Health Media Ltd
Monday, July 14, 2003
Health Media Ltd - July 11, 2003
Doctors from Copenhagen's Bispebjerg Hospital looked at 750 people staying in two hostels for the homeless in the city during 1991.
The researchers asked the residents about their upbringing, family background, education and psychiatric treatment, and found mortality to be higher in the younger age groups - between 15 and 34 years of age - and particularly among women.
Mortality rates were also significantly higher among homeless people staying only a short time at a hostel or staying more than once during 1991.
The results suggest that this transient population is the most vulnerable and has the highest risk of early death, say the study's authors in the British Medical Journal.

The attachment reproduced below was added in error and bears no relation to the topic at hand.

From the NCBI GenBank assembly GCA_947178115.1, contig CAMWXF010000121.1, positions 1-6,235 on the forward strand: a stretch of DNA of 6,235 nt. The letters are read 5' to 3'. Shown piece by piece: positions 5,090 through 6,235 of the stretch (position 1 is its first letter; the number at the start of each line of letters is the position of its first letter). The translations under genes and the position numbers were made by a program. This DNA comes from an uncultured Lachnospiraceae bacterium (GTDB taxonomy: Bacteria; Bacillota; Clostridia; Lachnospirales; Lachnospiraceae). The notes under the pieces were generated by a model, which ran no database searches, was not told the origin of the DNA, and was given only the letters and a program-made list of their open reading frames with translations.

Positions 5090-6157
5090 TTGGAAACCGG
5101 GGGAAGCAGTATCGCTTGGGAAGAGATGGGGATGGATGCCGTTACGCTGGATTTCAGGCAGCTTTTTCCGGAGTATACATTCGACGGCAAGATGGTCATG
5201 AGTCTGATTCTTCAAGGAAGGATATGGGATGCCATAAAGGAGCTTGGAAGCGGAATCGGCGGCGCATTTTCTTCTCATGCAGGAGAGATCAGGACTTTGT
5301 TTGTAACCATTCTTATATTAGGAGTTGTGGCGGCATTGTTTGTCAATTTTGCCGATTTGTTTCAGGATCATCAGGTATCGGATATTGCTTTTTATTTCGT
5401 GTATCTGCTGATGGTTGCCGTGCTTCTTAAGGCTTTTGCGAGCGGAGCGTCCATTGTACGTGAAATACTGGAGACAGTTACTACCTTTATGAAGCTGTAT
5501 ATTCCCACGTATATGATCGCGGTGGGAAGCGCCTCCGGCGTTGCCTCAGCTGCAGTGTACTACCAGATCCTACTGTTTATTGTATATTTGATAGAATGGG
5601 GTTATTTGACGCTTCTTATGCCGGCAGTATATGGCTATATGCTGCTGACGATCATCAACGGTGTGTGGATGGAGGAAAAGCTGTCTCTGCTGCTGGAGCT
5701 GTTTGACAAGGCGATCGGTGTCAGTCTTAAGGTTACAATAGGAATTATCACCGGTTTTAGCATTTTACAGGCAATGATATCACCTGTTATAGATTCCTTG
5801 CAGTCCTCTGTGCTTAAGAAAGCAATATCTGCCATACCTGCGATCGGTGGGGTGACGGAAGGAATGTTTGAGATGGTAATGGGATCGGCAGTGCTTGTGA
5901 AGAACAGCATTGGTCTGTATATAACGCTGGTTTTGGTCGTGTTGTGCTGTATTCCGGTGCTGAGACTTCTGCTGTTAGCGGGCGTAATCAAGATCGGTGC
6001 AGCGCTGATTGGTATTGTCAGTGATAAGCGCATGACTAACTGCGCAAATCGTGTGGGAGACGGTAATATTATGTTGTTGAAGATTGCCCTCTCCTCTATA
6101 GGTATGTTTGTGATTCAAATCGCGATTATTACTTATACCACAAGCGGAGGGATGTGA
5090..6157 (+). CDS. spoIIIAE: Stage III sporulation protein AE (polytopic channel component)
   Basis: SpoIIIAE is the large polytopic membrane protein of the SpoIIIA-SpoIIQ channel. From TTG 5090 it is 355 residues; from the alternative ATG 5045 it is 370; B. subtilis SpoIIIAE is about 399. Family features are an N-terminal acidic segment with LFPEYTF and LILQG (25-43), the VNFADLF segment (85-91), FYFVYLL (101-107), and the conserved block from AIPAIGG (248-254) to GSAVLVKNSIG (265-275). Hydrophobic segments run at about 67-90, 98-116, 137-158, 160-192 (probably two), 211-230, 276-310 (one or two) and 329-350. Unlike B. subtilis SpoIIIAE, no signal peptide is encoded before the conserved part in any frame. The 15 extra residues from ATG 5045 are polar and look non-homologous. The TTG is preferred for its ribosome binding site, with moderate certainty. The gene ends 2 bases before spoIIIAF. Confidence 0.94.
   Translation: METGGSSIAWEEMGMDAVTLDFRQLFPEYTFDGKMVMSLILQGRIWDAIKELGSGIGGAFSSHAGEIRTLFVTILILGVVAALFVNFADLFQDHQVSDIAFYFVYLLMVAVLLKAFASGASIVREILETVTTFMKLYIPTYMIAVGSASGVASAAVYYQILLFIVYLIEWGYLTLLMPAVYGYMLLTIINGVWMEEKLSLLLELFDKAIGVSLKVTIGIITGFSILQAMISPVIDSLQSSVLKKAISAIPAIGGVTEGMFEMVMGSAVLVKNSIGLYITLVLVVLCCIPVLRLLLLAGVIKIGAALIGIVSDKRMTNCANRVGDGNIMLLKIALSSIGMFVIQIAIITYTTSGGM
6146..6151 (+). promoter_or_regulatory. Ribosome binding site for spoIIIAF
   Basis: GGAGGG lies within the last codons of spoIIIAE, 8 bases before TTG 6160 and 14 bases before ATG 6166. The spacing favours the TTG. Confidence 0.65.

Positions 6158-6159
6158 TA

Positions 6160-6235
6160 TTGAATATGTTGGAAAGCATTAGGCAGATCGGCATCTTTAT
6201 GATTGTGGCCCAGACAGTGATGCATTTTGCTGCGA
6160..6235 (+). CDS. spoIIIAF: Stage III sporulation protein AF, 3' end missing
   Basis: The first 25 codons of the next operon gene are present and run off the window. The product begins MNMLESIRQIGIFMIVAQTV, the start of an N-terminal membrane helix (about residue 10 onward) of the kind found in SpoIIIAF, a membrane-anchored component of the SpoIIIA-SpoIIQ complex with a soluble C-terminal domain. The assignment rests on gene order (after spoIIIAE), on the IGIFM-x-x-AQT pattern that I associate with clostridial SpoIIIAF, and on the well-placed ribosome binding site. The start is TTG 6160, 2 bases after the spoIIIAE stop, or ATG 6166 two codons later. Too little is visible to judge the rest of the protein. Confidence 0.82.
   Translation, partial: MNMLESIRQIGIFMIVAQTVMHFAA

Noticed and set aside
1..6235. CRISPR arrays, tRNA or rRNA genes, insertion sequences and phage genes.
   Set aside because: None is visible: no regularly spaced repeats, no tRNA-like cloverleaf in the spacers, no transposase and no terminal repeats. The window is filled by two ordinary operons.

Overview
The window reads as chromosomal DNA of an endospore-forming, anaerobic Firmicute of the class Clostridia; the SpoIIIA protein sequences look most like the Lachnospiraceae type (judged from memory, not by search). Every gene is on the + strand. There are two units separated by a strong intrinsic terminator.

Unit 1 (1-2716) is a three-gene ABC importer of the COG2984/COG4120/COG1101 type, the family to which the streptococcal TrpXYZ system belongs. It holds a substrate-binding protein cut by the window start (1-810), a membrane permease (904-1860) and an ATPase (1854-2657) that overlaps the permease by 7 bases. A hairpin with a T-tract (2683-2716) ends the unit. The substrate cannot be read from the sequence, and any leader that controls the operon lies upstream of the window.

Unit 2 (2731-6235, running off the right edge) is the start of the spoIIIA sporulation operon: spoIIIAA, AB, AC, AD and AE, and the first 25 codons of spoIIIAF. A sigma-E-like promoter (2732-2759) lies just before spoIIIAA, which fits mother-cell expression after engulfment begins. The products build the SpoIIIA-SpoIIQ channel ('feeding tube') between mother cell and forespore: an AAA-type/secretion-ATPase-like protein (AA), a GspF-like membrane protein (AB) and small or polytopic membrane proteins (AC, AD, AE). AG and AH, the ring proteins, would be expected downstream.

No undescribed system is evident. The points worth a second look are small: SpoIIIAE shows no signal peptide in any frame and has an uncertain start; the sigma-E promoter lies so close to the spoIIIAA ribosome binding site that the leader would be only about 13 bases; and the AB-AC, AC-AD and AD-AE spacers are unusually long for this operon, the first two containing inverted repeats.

Other predictors of death, they suggest, are adverse childhood experiences - such as the death of a parent - and misuse of drugs and alcohol.
However, they do say that outreach and case management techniques can improve the standards of daily living for homeless people, and argue for the prevention of social exclusion to start earlier in life.
"It is possible to help mentally ill homeless people by providing psychiatric care, food and shelter," say consultants Dr Merete Nordentoft and Dr Nina Wandall-Holm.
The doctors are also calling for new programmes to ensure young drug users receive appropriate psychiatric, detoxification and medical treatment, social advice and accommodation.
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© HMG Worldwide 2003